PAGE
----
The future of Sky broadcasting company’s ownership has become less murky as Comcast backed by media powerhouse Disney put in a larger bid this past weekend outbidding 21st Century Fox.
Sky, which was brought into existence by media mogul Rupert Murdoch back in 1988 as a European answer to the American 24 hour news network CNN started by Ted Turner, has provided steady coverage of important and historical events for the past 30 years.
Described as a “real crown jewel,” by Disney CEO Bob Iger, Comcast CEO Brian Roberts, using similar terminology told reporters back when bidding began in February who related that a story about a London taxi driver who took him to the Sky store which inspired him and his firm to go after the company.
Since 2006, Sky news has been run by John Ryley and was recently awarded Royal Television Society News Channel of the year, the eleventh time it has held the award.
Currently 21st Century Fox owns 39% of the company, so the remaining 61% was up for grabs.
But the process of purchasing the company isn’t quite finished. Comcasts offer of $22.57 per share compared to Fox which offered $20.46 per share. The offer needs to be approved after making their offers official and Sky’s shareholders will review the offers by both companies and have until October 11th to accept the offer. If the acquisition is approved Comcast will own 516 million shares of Sky in an official statement from the London Stock Exchange.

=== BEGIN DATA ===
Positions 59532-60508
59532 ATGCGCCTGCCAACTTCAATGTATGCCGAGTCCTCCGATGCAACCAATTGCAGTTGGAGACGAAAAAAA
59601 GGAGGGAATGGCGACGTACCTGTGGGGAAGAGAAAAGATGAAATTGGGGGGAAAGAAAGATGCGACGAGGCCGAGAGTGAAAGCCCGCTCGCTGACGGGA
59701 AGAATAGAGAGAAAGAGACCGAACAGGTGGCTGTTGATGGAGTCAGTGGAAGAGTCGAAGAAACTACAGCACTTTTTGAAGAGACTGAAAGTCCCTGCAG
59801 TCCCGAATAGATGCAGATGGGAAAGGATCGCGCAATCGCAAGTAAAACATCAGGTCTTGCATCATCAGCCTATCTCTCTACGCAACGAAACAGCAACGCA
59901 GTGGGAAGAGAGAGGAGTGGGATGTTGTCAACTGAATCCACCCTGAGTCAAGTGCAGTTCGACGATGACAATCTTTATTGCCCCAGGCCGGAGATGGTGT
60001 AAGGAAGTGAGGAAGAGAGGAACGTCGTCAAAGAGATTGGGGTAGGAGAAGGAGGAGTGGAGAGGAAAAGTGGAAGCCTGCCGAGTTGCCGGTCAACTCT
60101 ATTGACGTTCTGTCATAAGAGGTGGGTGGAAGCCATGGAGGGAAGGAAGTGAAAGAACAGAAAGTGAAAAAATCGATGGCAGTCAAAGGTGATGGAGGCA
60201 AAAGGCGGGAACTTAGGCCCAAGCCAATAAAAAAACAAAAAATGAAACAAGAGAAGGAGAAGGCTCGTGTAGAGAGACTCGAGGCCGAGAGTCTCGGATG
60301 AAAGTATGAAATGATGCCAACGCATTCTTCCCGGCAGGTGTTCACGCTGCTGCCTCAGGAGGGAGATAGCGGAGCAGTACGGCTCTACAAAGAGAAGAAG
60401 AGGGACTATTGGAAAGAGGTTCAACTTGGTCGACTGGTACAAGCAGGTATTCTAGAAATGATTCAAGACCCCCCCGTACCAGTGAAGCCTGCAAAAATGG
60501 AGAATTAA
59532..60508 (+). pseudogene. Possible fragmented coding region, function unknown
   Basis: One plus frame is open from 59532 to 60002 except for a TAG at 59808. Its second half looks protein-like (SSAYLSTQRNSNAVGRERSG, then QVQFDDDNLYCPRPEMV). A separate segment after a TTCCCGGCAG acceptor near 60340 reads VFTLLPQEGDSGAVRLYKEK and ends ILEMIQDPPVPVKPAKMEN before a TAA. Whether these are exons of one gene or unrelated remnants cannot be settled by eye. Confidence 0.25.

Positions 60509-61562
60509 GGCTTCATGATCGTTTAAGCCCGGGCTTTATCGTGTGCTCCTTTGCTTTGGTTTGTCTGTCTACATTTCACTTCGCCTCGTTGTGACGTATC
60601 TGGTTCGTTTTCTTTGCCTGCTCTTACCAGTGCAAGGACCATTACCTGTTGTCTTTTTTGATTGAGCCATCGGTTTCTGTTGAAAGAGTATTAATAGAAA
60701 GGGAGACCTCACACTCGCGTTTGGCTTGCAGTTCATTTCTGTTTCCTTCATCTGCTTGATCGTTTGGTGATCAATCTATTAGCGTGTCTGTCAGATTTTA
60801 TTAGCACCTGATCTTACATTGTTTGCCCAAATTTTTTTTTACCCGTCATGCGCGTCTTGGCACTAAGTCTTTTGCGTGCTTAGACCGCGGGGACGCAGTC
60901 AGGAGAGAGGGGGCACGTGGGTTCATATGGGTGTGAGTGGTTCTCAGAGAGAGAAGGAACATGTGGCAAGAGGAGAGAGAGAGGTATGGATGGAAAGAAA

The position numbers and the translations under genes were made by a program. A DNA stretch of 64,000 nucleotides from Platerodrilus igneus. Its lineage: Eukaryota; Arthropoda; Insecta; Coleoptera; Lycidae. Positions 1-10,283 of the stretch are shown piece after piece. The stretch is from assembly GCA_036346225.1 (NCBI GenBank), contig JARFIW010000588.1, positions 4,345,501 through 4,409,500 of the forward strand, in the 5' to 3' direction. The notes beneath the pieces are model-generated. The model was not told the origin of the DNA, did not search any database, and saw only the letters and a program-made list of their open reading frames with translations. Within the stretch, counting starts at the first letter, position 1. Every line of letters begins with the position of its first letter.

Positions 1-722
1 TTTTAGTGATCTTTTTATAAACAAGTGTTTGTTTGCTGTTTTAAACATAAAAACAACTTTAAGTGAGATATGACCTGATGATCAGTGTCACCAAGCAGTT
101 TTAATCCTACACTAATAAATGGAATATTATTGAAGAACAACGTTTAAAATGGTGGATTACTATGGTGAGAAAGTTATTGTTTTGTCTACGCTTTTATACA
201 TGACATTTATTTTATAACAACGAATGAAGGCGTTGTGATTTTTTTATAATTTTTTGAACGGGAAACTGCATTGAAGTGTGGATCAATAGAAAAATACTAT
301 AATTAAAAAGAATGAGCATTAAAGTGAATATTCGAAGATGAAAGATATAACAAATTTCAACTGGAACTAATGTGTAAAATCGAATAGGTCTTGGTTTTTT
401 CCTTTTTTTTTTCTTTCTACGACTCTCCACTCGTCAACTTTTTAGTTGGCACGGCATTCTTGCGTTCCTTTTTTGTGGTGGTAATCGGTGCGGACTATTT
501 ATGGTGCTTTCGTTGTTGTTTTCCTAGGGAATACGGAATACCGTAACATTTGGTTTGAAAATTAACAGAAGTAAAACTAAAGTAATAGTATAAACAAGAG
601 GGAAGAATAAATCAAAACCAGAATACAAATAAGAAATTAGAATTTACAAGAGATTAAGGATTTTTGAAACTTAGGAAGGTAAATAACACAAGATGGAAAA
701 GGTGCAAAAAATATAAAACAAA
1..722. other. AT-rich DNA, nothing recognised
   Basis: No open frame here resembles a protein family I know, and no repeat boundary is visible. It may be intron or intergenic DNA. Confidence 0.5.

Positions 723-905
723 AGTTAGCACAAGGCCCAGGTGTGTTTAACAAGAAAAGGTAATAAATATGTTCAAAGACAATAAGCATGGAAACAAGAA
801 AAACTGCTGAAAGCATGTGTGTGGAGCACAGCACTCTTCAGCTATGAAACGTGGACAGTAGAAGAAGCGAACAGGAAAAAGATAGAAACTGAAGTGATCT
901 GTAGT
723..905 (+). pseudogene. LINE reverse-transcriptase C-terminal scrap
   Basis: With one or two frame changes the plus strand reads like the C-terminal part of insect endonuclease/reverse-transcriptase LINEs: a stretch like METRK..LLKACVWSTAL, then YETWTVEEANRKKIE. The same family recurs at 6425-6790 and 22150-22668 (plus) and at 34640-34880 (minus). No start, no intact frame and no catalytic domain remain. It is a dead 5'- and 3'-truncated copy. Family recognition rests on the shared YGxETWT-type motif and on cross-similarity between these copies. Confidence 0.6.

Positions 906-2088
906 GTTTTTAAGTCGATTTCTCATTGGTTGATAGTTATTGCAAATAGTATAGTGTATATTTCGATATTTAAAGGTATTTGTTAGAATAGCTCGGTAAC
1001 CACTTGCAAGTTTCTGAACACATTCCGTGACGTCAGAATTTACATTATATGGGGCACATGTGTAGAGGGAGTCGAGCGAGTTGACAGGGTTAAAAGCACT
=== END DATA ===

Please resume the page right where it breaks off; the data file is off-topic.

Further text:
Sky is a valuable asset to American companies like Comcast and 21st Century Fox because of its 23 million subscribers. Acquiring those viewers would help to facilitate either companies’ ability to offset Netflix and Amazon’s popularity and efficacy as growing media giants.
Another side to the story is that Disney/Comcast is set to buy Fox in exchange for the former’s 30 percent ownership of TV streaming platform HULU.
In addition to its network reporting news globally, Sky offers broadband and cell phone services, top original shows and sporting events.
Over the years, Sky has expanded to other parts of the globe. Sky News Australia is another offshoot of the major company though it was later sold to News Corp Australia in 2016.
The showdown will likely end Rupert Murdoch’s aim to purchase the rest of Sky.
Following a phone hacking scandal at the new defunct tabloid News of the World, Fox withdrew from an effort to take over Sky in its entirety.
Two years ago, Murdoch made an attempt once more to purchase Sky at $14.05 per share but two factors got in the way: UK media regulators concern that Fox was a “fit and proper” owner.
Back in February of this year, Comcast came into the picture with a bid at $16.35 per share that was finally formalized two months later. Fox and Comcast went back and forth, each submitting larger bids over the next several months.
Roberts said the outcome of outbidding Fox, was “a great day for Comcast.”
Roberts added, “Sky is a wonderful company with a great platform, tremendous brand, and accomplished management team. The acquisition will allow us to quickly, efficiently and meaningfully increase our customer base and expand internationally.”
Jeremy Darroch, the CEO of Sky, remarked that it was “the beginning of the next chapter for Sky.
By: Andrew Schiff